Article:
Why to Capitalize on a Trend

With a headline like that … you might be thinking Hard Seltzer, right? It’s been the ‘it’ thing for the summer of 2019, but White Street Brewing isn’t looking at the liquid when Jason Faulkner and Will Haddock spoke of a trend, instead they were speaking about packaging size.

Pint cans have become a hit and many smaller breweries, like the Wake Forest, North Carolina brewery, have scrambled to appease the consumer.

White Street introduced its Kolsch in 16-ounce cans recently and Faulkner — the brewery’s Sales Manager — said the size and the liquid were made to hit on two experiences: quality and enjoyment.

​”​You want each drinker to have the exact experience in the exact enjoyment of that beer, but then also the experience of what it is they’re doing,” he said. “Whether it’s a food pairing or they are on a hike, they’re on a paddleboard or at a ball game. We want to make sure that we’re hitting on all of those different points for drinkers.

“I think that’s the direction right now. I think what everybody is starting to figure out if you can’t just make beer and people are going to come buy it. You need to be very focused in on your strategies and your tactics.”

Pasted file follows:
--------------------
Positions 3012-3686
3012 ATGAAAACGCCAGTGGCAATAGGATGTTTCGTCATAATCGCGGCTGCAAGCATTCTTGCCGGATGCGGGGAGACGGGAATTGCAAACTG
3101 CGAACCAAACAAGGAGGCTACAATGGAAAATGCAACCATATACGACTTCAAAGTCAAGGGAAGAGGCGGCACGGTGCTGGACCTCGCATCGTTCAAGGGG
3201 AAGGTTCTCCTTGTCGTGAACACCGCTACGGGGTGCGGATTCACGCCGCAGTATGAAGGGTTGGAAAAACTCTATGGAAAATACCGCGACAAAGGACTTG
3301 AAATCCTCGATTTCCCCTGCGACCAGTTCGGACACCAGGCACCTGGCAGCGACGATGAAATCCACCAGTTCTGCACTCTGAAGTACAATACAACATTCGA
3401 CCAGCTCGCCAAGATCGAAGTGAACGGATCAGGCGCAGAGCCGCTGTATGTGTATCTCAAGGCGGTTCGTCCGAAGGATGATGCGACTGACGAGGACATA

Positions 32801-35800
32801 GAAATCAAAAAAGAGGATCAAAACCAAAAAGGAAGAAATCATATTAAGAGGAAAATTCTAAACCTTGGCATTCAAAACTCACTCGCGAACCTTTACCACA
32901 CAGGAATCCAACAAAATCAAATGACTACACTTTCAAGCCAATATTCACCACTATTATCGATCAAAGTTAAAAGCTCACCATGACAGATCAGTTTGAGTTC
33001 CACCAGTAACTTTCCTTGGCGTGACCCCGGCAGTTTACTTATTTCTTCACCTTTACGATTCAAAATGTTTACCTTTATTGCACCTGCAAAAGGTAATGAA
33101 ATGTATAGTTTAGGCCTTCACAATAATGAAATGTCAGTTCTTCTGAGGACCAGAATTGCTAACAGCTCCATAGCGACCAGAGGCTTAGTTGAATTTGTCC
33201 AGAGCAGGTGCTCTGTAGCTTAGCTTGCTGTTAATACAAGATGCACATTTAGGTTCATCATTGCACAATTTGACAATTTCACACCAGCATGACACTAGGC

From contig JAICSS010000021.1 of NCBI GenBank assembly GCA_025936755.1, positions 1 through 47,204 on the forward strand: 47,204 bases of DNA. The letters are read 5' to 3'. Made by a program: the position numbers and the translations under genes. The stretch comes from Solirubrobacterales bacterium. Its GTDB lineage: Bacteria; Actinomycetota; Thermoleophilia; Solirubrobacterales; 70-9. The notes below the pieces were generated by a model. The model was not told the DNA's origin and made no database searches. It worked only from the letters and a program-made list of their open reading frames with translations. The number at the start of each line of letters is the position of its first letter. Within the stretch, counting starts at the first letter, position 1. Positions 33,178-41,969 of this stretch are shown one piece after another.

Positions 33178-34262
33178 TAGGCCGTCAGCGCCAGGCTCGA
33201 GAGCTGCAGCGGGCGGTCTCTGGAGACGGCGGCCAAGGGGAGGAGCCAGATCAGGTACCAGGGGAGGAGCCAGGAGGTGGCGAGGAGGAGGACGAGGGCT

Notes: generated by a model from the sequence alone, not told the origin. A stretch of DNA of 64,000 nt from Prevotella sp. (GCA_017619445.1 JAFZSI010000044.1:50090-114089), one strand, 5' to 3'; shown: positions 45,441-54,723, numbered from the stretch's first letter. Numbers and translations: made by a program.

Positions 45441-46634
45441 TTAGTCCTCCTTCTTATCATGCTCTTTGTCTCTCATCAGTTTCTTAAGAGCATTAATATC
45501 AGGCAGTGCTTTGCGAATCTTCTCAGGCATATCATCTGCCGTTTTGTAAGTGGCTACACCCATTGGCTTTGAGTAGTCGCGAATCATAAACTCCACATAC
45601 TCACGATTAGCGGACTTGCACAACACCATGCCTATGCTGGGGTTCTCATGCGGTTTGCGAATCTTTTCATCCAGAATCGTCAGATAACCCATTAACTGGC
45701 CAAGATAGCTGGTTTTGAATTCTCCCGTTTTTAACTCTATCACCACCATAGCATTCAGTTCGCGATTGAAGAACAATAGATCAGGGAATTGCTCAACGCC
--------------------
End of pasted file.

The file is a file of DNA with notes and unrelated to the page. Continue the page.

Marketing Manager Will Haddock added, “we’re trying to innovate in ways that are not new but in ways that are new to us.”

​Creating a pint can​ help capitalize on a trend that is quickly becoming the norm, but on the liquid side, making a crisp and not overly bitter Session IPA was also on the docket, the brewery unveiled Relaxession.

Faulkner said the team taste-tested nearly 20 Session IPAs to help hone in the beer.

“From the sales side … I kept harping on: It needs to be full-bodied,” he said. “Too often Session IPAs are too watered down.

“As a brewery, we need to make sure that we understand the duality of the Session IPA. You have the IPA side. And you have the session side. I think the problem is when you go too much to the IPA side you lose the session side. So we worked really hard to get the body and mouthfeel. That’s one of the hallmarks of our beer.”

Faulkner said he feels in the industry there is a lot of great beer/good beer but then you’re seeing a lot of beer that’s just made thin.

“We really take pride in not being a beer that is thin,” he said. “Let’s get the body and then let’s get the hop profile that we want.”

After three rounds of sampling and determining the proper dry-hop schedule, Relaxession was created.

Haddock said the brewery used its original brewhouse — which is now the pilot brewhouse — to work on four or five different recipe propagation to dial in the recipe.

Be the first to comment

Leave a Reply

Your email address will not be published.